How to Properly Size a Dehumidifier

This tech tip was submitted to us by Tim De Stasio. You can read the original version on his website HERE. Tim will also be a panelist in the Dehumidification Hootenanny at the 2024 HVACR Training Symposium. Nikki Krueger will moderate, and Genry Garcia, Chris Hughes, and Chris Conway will be fellow panelists.

If you’ve been consuming any progressive HVAC or Building Science content, you probably already realize that most homes would benefit from dehumidification. Some require more hours of it per year than others. This has a lot to do with the climate, infiltration, duct leakage, and ventilation.

Sizing a dehumidifier is not simply a matter of matching the square foot recommendations on the OEM literature to your home’s floor area. Nor is it simply an equation converting the latent load to pints per day (PPD). Another common misconception is that “you can’t oversize a dehumidifier.” It doesn’t have to be a complicated process either since most OEMs only offer a handful of models in their lineup anyway. The discerning contractor, with a little bit of math, can select the right dehumidifier every time.

Know The True Dehumidification Load

Start with understanding the latent load from a detailed Manual J. The important part is knowing the outdoor conditions that will produce the most moisture, called the peak dehumidification load. This is NOT the same outdoor conditions as the ASHRAE 1% Dry Bulb/ Mean Coincidental Wet Bulb (DB/MCWB) that we use to size the main AC with Manual J. Rather, ASHRAE also publishes the Dehumidification Dew Point/ Mean Coincidental Dry Bulb (DP/MCDB). These conditions are typically a few degrees cooler but more humid (more grains/ higher dewpoint).  

The wettest day of the year is rarely one of the hottest.

What do you do with that information? First, make a copy of your heat load calculation that will be used to size the main HVAC equipment. The copy will be your dehumidification load calculation. Change the outdoor design conditions to the DP/MCDB conditions instead. You’ll find the sensible load will usually go down, but the latent load will go up. Since we are asking the dehumidifier to handle 100% of the latent load, simply convert that load to PPD.  

PPD = BTU/H Latent ÷ 1054 X 24 

There are a lot of forces that affect the latent load. On new buildings, we need to know the target envelope and duct leakage and the ventilation rate, then make sure this is verified during testing. On existing buildings, we will need to do this testing ourselves and, to the extent possible, quantify and improve these. Within infiltration, there are other forces you should understand, such as depressurization, duct leakage, and stack effect. Selecting “tight”, “average” or “loose” infiltration on a Manual J is not enough.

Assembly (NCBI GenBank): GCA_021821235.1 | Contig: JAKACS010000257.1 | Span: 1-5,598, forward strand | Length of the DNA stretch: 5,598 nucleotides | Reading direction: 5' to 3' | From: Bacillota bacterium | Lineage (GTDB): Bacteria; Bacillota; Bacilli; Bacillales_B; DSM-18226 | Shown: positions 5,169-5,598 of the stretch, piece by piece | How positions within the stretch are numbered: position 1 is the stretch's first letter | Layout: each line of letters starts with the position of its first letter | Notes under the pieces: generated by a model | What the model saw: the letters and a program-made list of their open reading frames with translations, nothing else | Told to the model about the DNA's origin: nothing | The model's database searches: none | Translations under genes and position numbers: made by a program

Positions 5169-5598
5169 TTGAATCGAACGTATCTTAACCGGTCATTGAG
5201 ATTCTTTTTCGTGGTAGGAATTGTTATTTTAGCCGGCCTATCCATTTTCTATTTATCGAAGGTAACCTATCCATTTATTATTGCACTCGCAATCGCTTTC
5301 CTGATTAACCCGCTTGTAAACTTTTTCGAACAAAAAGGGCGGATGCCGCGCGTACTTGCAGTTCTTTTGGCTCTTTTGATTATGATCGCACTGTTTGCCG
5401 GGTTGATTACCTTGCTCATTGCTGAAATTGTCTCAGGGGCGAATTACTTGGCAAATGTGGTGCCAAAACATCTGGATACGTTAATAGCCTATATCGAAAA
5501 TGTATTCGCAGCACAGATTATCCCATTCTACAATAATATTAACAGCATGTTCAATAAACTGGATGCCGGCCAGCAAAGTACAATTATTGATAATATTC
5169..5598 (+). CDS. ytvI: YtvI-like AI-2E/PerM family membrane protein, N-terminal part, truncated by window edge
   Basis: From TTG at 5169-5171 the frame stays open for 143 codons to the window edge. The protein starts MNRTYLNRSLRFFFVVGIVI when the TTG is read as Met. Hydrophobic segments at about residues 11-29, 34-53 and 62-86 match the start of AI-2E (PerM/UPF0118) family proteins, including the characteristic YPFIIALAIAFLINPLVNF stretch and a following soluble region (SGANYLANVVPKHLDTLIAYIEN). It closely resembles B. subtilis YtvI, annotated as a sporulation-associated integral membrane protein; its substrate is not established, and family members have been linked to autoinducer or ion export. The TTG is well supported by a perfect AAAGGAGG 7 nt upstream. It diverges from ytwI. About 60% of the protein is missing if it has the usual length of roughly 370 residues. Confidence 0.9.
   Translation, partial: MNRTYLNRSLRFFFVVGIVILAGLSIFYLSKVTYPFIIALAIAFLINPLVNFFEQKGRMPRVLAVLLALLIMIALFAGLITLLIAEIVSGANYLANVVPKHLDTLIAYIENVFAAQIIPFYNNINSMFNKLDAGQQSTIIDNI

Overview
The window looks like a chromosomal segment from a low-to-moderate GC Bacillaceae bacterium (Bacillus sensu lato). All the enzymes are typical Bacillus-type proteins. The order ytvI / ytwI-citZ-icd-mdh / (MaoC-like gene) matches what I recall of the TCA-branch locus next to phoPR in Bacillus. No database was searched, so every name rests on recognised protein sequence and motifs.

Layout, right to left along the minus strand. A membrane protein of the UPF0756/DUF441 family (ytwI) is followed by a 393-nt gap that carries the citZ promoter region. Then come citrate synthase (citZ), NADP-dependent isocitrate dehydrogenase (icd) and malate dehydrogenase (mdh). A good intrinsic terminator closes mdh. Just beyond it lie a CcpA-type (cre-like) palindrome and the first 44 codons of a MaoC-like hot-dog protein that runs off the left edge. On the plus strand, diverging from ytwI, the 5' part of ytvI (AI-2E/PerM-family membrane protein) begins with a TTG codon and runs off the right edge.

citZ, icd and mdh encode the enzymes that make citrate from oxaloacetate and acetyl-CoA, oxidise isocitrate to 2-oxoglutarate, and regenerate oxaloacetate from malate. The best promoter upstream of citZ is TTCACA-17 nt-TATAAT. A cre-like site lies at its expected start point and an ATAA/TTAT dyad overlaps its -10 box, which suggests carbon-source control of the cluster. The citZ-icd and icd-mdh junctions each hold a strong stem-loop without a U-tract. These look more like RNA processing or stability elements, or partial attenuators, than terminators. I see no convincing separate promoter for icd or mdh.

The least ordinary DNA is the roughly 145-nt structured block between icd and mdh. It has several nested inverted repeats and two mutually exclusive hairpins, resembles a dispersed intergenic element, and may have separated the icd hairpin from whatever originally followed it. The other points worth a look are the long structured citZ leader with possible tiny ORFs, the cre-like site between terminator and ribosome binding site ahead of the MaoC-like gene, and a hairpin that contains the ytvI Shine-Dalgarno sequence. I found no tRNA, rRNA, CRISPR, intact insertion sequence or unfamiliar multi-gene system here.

Decouple The Latent Load

At the time of this article’s writing, the latest Manual S guidance on sizing dehumidifiers has not been officially released. I got the opportunity to view the proposed changes, and it seems that the industry is shifting towards an approach that decouples the latent load away from the main AC and hands it over to the dehumidifier. The advantage of this approach is that we remove all doubt that the moisture load will be handled. It allows us to aggressively size the AC to handle the sensible load, which is how newer equipment is being designed in order to meet efficiency standards. I’ve been using this approach for a few years, and it works very well, with some added limits.

The disadvantage that I see with this approach is that it doesn’t account for the latent contributions that the main AC will provide. During times when the moisture load isn’t as high, the dehumidifier could be grossly oversized. The dangers of oversizing a dehumidifier will be discussed later in this article.

A Pint For A Pint (Not Really)

So far, we’ve covered how to calculate the Pints Per Day (PPD) load. The next step is to match a dehumidifier to that load. 

Dehumidifier capacity can drastically be reduced because:

1. Entering air conditions are different than the conditions used to rate the unit. 

2.  Dehumidifier airflow is reduced due to poor ductwork.

There are 2 predominant entering air conditions that are used to rate dehumidifier capacity. The most common is the Association of Home Appliance Manufacturers (AHAM) 80°F/ 60%. As you know from basic psychrometrics, warmer air can hold more moisture. Imagine squeezing juice from an orange.  When you first squeeze it, you get a lot of “juice for the squeeze.” This is what happens when 80°F/60% passes through a dehumidifier. There is a lot of moisture present, and the dehumidifier easily removes a lot of it.

The other commonly used design conditions are the Department of Energy (DOE) 73°F/60%. Because the air is a little cooler, it can’t hold as much moisture, so not as much gets removed when it passes through the dehumidifier. It’s like trying to squeeze juice out of an orange that’s already been squeezed. The result is that the DOE's capacity is lower than that of the AHAM.

Neither of these rating conditions represents the indoor design conditions that Manual J calls for, which are 75°F/50-55%. Unless the manufacturer provides capacity at those conditions, we are forced to extrapolate per Manual S. We could use this unofficial table to adjust the capacity from rated conditions to 75°F/50%.